Friday, September 5. 2:30 PM. Anne Arundel lounge. Peter Grybauskas will speak on “Gollum, the Great War, and the Last Alliance.” Peter Grybauskas is a Lecturer in the English Department at the University of Maryland College Park. He taught in Italy and collaborated with the Roman Association of Tolkien Studies before joining the Academic Writing Program at UMD. His work has appeared in Tolkien Studies, Mythlore, and edited collections in English and Italian.
Thursday, September 11. 2 PM. Anne Arundel lounge. Ray Phaneuf will present “Protecting the Dragon’s Hoard: A Nanotechnology Approach.” Ray Phaneuf is a Professor in the Materials Science and Engineering Department at the University of Maryland. His research involves application of surface science techniques for applications in nanotechnology, energy harvesting and cultural heritage science. He recently received one of the first National Science Foundation grants to study the application of nanotechnology to the conservation of silver art objects in collaboration with the Walters Art Museum in Baltimore, MD.
Monday, September 15. 6:30 PM. Tawes 1100. Thomas Johnson will speak on “‘Now that I see him, I do pity him’: Gollum’s Literary and Cinematic Development(s)”. Thomas Johnson received his Master’s of Arts in English Literature from the Catholic University of America in May 2014. His scholarly interests include film and television studies, speculative fiction, and the comparative study of print and visual media. He presented his paper “Poor Unfortunate Souls: The Corporate Transformation of The Little Mermaid” at the 2013 annual national conference of the Popular Culture Association.
Wednesday, September 17. Noon. Anne Arundel lounge. Michelle Markey Butler and Chip Crane will tag-team a brown bag event.
Chip Crane will speak on “Tolkien’s Prose Style: Ambiguity and Enchantment in Small Words.” Dr. Crane is a lecturer in the English Department, where he teaches Tolkien, medieval and Renaissance literature, and professional writing. He has published in medieval rhetoric and has a forthcoming essay in MLA Approaches to Teaching Tolkien.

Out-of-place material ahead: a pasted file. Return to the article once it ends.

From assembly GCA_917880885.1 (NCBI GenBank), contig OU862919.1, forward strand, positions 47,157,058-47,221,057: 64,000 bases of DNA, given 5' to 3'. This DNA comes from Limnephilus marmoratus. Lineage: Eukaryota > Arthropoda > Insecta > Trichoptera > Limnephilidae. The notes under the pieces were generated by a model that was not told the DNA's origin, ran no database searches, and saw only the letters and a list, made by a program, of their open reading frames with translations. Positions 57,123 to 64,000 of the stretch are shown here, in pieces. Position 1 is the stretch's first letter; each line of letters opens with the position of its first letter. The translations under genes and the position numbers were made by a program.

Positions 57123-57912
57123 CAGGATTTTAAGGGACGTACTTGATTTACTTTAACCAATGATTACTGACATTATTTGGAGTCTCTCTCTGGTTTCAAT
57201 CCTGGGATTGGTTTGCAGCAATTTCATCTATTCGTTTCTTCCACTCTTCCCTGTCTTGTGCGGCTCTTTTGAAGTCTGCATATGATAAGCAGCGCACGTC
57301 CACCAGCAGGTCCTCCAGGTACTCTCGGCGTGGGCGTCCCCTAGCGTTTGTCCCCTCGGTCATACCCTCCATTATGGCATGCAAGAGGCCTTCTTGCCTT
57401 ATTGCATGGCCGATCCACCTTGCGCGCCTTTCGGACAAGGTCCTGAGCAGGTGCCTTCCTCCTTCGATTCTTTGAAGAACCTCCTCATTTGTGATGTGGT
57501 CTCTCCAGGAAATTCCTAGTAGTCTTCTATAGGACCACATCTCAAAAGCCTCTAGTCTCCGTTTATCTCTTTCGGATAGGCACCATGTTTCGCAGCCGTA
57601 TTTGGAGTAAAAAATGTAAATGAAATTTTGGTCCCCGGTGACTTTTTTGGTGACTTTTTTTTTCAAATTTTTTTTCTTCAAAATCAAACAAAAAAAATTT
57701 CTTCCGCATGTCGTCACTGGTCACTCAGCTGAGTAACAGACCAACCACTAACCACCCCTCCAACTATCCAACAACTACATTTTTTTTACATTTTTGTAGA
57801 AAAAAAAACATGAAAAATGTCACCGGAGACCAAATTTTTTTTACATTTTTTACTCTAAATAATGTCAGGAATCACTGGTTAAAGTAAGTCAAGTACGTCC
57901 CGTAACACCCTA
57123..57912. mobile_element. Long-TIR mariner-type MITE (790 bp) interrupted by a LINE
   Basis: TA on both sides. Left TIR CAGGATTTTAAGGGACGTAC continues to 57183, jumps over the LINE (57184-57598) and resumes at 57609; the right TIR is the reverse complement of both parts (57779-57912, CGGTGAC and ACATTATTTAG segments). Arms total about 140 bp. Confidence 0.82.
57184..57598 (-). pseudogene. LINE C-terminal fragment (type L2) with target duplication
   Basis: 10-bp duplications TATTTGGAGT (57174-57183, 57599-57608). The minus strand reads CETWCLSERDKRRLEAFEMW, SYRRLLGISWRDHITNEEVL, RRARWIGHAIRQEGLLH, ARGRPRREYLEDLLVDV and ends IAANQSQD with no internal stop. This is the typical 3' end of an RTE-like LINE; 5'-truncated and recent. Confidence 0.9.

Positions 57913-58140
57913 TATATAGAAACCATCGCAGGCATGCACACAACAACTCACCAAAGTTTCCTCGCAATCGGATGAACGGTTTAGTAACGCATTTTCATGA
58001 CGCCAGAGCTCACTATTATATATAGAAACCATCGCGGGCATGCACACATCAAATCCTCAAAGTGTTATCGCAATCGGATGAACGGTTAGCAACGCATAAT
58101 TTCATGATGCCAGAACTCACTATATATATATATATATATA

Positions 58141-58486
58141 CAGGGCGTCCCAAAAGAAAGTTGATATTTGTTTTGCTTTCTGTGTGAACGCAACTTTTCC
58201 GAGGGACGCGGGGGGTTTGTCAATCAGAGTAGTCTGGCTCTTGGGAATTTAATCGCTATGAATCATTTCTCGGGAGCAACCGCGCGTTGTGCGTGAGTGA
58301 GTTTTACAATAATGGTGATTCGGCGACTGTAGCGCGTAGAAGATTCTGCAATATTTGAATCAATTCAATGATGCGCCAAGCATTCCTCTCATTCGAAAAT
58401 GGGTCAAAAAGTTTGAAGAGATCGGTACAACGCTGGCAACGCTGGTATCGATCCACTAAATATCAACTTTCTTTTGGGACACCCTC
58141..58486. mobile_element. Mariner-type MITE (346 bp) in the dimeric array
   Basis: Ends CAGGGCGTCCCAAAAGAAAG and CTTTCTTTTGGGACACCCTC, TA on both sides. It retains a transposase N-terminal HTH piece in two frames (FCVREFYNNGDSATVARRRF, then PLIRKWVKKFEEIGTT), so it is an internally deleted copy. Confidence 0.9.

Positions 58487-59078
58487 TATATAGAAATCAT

Michelle Markey Butler will present “Tolkien Memes: Crowdsourced Literary Criticism?” Michelle Markey Butler is a lecturer for the College of Information Studies and Honors College. While she did her dissertation on direct address in medieval and early modern drama, her current research project is internet memes as literary criticism. She is also the author of SF/F stories with a debut novel releasing in December 2014 from Pink Narcissus Press.
Thursday, September 25. 2 PM. Anne Arundel lounge. Noah Ben Cogan will speak on “Tolkien and Classical Epic: Processing Emotions through Storytelling.” He is currently a 2nd year T.A. and graduate student in Classics at the University of Maryland College Park. He graduated from Vassar College in 2013 with a B.A. in Greek and Roman Studies.
Thursday, September 25–NEW DATE–7 PM. Catholic Student Center. Bro. Patrick Mary Briscoe, O.P., M.Div. (Cand.) will speak on “Not All Those Who Wander Are Lost: The Spirituality of J.R.R. Tolkien.” Bro. Patrick Mary Briscoe, O.P., M.Div. (Cand.), is a Dominican friar currently studying theology at the Dominican House of Studies in Washington, D.C. He studied philosophy and French literature at his alma mater, Saint Mary’s University of Minnesota. He was raised on tales of hobbits and dragons. This event is sponsored and organized by Catholic Terps.
Friday, September 26. Noon. Anne Arundel lounge. Steven Lovaas will present “Speak Friend: Tolkien-based Authentication and Other Security Insights From Middle Earth.” Steven Lovaas is an IT Security Manager, Colorado State University, who ought to have known he was destined for a career in Information Security when he learned to write secret messages to his high school friends in Tolkien’s Elvish script and Dwarvish runes. More than 30 years later he has served the InfoSec community as instructor, author, and security professional, and is currently pursuing a PhD in Public Communication & Technology.
Monday, October 6. 6:30 PM. Tawes 1100. Graham McAleer and Edward Aldesek will doublehead an evening of scholarship.
Graham McAleer will speak on “Why Bother Defending the Shire?” Graham McAleer, Ph.D., was born and raised in the north of England. He attended universities in England, Canada, Belgium, and the United States. Professor of Philosophy at Loyola University Maryland, he teaches and researches in the areas of ethics. Most recently, he is the author of Tolkien and The Lord of the Rings: A Philosophy of War (Amazon.com).
Edward Aldesek will present “Aesthetic Disgust, Adaptation, and The Lord of the Rings.” Ted Alsedek teaches Honors and AP English Literature and Composition at Calvert Hall College High School in Towson, MD. He received his MA in Liberal Studies from Loyola University Maryland in January.